On Saturday, Iowa Secretary of State Paul Pate criticized the presidential campaign of Ted Cruz for a caucus mailer headlined “RECEIPT COPY, OFFICIAL PUBLIC RECORD” and “VOTING VIOLATION,” with scores purporting to grade voters’ past turnout records:
— Braddock Massey (@Braddock_Massey) January 30, 2016
When the mailer was brought to Pate’s attention, he released a statement saying that it “misrepresents the role of my office, and worse, misrepresents Iowa election law,” adding, “Accusing citizens of Iowa of a ‘voting violation’ based on Iowa Caucus participation, or lack thereof, is false representation of an official act. There is no such thing as an election violation related to frequency of voting. Any insinuation or statement to the contrary is wrong and I believe it is not in keeping in the spirit of the Iowa Caucuses.”
The mailer got lots of media attention, including a response from the state chairman for the Cruz campaign, Matt Schultz: “These mailers are common practice to increase voter turnout. Our mailer was modeled after the very successful 2014 mailers that the Republican Party of Iowa distributed to motivate Republican voters to vote, and which helped elect numerous Republican candidates during that cycle.”
However, what most reports glossed over is that Matt Schultz, who served as secretary of state immediately before Pate, spent a large part of his time in that position attempting to purge voter rolls, spending $280,000 in federal Help America Vote Act funds on a two-year Iowa Department of Criminal Investigation probe of potential voter fraud. The probe continued despite an ACLU of Iowa lawsuit that led to a temporary injunction in September 2012 from a district court judge, who scolded Schultz for starting the investigation so close to an election and risking disenfranchising legitimate voters.
Eventually, the DCI claimed to find 117 instances of illegal voting, although many of the cases were dropped due to lack of evidence of intent — before Gov. Terry Branstad took office and, with Schultz’s support, changed voting laws to make Iowa one of the only states to not automatically restore voting rights to ex-felons, many of the allegedly fraudulent votes would have been legal. Even if all cases had been prosecuted successfully, they would still have amounted to a minuscule fraction of total votes cast in the state.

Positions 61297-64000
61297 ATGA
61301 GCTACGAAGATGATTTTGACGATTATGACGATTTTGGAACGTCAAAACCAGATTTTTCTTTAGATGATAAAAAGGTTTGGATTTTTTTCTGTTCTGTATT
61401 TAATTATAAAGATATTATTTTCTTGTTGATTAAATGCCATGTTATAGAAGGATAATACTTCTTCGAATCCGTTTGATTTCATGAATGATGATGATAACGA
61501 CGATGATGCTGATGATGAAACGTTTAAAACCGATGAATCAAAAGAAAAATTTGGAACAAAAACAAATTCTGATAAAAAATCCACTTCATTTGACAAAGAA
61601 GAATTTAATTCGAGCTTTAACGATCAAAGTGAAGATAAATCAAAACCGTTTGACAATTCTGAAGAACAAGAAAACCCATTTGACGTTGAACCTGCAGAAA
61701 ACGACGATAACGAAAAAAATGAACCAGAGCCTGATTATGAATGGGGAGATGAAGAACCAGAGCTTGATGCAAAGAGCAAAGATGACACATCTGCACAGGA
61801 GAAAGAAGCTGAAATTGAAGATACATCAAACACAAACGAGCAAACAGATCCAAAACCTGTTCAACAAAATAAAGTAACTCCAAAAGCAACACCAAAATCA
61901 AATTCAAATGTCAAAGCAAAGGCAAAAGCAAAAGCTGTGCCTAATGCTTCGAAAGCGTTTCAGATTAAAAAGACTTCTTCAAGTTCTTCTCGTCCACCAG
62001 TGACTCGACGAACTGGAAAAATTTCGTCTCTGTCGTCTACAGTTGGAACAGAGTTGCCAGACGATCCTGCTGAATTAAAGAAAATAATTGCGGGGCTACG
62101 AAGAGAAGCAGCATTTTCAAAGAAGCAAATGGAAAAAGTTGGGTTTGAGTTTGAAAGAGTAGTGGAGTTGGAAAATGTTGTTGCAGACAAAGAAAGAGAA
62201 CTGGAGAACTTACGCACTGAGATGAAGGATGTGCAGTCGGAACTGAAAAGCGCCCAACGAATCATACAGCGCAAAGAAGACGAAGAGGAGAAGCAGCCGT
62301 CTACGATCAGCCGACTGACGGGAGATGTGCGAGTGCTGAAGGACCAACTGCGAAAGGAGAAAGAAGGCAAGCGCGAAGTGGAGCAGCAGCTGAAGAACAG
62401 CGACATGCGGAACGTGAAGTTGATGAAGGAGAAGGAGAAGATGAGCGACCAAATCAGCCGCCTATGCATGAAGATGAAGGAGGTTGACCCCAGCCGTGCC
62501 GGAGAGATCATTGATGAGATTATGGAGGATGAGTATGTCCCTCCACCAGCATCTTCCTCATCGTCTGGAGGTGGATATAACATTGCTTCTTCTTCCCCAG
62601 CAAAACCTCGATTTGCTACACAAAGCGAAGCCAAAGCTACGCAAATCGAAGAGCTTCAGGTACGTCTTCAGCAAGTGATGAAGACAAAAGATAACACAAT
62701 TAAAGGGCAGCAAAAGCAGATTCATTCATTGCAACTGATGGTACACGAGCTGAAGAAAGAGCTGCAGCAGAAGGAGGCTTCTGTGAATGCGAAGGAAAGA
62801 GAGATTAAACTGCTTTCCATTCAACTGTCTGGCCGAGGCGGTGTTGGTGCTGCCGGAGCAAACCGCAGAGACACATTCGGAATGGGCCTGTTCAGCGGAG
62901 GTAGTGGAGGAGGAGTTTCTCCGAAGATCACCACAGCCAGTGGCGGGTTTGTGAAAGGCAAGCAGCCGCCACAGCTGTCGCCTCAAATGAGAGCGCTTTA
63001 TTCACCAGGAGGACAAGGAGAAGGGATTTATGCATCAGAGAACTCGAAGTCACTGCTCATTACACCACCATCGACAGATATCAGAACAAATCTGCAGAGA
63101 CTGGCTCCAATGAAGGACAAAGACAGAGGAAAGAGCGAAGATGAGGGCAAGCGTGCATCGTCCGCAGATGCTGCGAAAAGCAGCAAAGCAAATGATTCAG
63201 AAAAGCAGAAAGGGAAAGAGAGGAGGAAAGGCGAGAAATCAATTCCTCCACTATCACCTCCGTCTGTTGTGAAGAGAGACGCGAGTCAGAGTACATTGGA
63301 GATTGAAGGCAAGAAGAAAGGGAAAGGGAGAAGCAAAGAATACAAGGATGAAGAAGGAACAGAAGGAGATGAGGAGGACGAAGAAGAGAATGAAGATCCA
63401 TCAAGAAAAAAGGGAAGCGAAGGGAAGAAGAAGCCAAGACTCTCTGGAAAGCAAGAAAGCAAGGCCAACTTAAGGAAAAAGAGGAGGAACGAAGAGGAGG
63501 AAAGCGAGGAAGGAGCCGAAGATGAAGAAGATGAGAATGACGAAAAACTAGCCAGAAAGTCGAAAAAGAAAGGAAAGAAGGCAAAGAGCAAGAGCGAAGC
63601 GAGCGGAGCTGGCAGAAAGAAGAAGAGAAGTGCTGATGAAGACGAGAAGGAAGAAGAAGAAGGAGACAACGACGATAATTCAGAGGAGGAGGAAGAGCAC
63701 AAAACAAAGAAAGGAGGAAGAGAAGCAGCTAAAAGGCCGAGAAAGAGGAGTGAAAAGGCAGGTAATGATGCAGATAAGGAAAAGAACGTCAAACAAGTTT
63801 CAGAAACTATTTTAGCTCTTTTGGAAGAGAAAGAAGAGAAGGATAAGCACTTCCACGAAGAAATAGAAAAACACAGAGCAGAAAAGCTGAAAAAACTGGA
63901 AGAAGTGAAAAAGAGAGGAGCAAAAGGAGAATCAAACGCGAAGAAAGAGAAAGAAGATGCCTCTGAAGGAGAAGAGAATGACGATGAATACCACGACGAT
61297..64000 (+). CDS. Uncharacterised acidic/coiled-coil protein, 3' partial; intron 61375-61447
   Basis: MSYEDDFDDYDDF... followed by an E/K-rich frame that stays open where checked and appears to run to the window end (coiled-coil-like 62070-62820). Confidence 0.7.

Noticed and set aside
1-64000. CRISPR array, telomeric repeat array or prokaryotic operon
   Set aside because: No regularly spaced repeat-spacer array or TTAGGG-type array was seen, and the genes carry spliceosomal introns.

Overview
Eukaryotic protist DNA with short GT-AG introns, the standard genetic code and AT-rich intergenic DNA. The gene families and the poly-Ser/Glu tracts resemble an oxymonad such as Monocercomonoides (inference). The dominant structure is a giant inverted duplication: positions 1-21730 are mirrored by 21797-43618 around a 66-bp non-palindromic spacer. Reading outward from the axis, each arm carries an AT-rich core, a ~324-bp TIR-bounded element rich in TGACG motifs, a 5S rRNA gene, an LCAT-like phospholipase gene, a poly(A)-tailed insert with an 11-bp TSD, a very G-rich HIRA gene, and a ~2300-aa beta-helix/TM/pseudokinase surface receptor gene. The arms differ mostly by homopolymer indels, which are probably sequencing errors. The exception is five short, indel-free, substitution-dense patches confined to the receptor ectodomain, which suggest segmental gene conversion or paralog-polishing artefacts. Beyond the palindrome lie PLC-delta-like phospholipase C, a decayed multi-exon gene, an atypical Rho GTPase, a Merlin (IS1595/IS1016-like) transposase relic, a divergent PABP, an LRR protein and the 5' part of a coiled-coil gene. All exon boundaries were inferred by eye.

When Schultz was carrying out his crusade against voter fraud, he claimed it would “send a message to Iowa’s voters that their voting privilege is sacred and will not be compromised.” Now, for Ted Cruz, Schultz is actively defending a purposefully misleading mailer that, as Pate pointed out in his statement, falsely suggests that the office Schultz himself formerly headed keeps caucus participation records (the caucuses are run by the state parties, not the secretary of state’s office). And, as Pate mentioned, voter records the state does manage are not routinely distributed but rather “available for purchase for political purposes only, under Iowa Code.”
Below the headline, the Cruz mailer reads: “Your individual voting history as well as your neighbors’ are public record. Their scores are published below, and many of them will see your score as well. CAUCUS ON MONDAY TO IMPROVE YOUR SCORE and please encourage your neighbors to caucus as well. A follow-up notice may be issued following Monday’s caucuses.”
During his tenure as secretary of state, Schultz also unsuccessfully pushed for a state voter ID law, which Pate also supports, despite a lack of any evidence of widespread voter fraud in Iowa or any other state. Such laws, which are often pushed by the conservative American Legislative Exchange Council, are often seen as an effort to disenfranchise voters who typically vote for Democrats.